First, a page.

Mingle with employers, make connections at Career Fair

Update your resumé, and iron that blazer hiding in the back of your closet: It’s time to face the future.

On Wednesday, Sept. 24, the Office of Career Development and Placement Assistance will host its annual Fall Career Fair, the largest on-campus recruiting event of the year. 

From 11 a.m. to 4 p.m., the Petersen Events Center will bustle with more than 200 employers and 3,000 Pitt students and recent graduates, according to a Student Affairs release. Representatives from various industries and fields of employers will be there, recruiting not only for full-time positions, but also internships and part-time opportunities. Attending companies come from sectors including technology, pharmaceutical, finance, corporate retail and more — notable names include Chevron, Alcoa, Cisco, PepsiCo, PNC Financial Services and AT&T.

Cheryl Finlay, CDPA director, said every student should capitalize on this opportunity, regardless of their year.  

“It’s obviously crucial that seniors entering the job market participate,” Finlay said. “But it’s also important for students considering internships in the spring or summer, or even next year, to be there to meet employers as well.” 

Finlay added that first-year students should also come and familiarize themselves with the networking process. 

“I can’t emphasize enough how essential it is for our students — regardless of their year in school, major or career aspirations — to attend this event,” Finlay said.

CDPA’s Career Fair Prep Week events, which were held last week, supported Finlay’s statement and included a special session devoted to helping international students and a day dedicated to bringing employers in to review engineering students’ resumés.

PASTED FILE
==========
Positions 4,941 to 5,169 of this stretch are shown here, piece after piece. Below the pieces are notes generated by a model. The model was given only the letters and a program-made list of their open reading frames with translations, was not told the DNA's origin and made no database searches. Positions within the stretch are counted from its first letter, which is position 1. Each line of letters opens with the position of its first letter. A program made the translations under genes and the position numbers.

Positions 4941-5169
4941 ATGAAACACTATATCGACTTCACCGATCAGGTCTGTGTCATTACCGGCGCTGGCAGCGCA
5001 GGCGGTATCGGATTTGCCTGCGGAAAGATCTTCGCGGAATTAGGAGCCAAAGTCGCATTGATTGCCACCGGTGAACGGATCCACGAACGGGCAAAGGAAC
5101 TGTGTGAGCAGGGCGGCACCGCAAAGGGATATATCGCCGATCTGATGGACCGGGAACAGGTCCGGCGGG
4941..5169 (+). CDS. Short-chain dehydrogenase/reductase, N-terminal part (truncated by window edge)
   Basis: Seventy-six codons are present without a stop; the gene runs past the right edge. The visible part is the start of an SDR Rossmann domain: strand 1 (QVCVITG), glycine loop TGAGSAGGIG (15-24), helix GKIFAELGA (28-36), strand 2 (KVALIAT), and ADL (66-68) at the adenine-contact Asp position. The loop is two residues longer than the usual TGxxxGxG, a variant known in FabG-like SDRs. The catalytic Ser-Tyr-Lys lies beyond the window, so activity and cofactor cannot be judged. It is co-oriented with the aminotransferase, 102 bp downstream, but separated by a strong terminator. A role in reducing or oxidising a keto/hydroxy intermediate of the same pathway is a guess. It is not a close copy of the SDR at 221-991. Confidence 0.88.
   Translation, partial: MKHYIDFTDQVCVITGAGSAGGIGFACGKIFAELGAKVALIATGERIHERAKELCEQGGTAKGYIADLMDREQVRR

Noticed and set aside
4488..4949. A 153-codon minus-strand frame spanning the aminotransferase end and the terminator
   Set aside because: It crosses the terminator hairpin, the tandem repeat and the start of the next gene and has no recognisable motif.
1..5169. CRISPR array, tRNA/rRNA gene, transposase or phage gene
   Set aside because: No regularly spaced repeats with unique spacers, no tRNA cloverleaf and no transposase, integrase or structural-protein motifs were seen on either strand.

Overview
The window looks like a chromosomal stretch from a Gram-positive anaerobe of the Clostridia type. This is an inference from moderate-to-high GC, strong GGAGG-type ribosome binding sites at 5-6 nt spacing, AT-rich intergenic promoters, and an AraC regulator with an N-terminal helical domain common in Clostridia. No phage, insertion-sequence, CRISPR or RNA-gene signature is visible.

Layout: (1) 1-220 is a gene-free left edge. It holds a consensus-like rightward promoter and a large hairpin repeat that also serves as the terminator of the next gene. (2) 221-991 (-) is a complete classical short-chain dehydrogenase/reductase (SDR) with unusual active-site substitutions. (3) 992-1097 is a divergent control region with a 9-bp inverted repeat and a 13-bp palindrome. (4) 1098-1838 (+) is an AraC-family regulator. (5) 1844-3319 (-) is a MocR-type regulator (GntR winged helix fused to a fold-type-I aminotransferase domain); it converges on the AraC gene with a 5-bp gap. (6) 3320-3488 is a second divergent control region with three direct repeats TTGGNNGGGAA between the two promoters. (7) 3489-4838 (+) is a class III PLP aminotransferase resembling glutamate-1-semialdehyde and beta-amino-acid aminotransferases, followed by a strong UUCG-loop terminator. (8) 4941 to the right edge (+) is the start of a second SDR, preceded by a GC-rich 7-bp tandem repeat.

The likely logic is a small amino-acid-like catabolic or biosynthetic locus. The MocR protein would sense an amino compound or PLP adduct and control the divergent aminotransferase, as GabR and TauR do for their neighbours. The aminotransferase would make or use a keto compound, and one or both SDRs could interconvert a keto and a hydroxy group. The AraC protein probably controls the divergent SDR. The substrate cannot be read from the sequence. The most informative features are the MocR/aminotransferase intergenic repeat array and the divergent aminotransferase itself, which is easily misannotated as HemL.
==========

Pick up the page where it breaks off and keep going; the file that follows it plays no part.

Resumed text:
Still, the most important beneficiaries are seniors looking to enter the job market after they graduate in December or April.

Many students lack “ins” for the industries they want to enter, like industrial engineering major Charlie Sigaud, who sees the Career Fair as the perfect place to make those valuable connections.

“It seems like a good way to get my resumé out and find opportunities I might have missed otherwise,” Sigaud said. 

For David De Leon, a senior majoring in urban studies and political science, this is the first year he’ll be attending as a student, having spent previous years working at the Career Fair. 

De Leon said he’s looking for a career in urban planning and development, hopefully with a non-profit organization or within the government.

“I’m hoping that the career fair will provide me with a better understanding of the companies and organizations whose work align with my career aspirations,” De Leon said.

Karen Lue, a senior majoring in history of art and architecture and economics, will attend Wednesday, looking to gain work experience for a gap year before she enters graduate school.

Lue said she hopes to one day occupy an administrative position at a museum, but she’s interested in any job that involves creativity and active community engagement.

“I’m hoping that the Career Fair will present me with options I hadn’t thought of previously, open my eyes to intersecting fields and introduce me to progressive companies that are looking to hire people with different skill sets,” Lue said.

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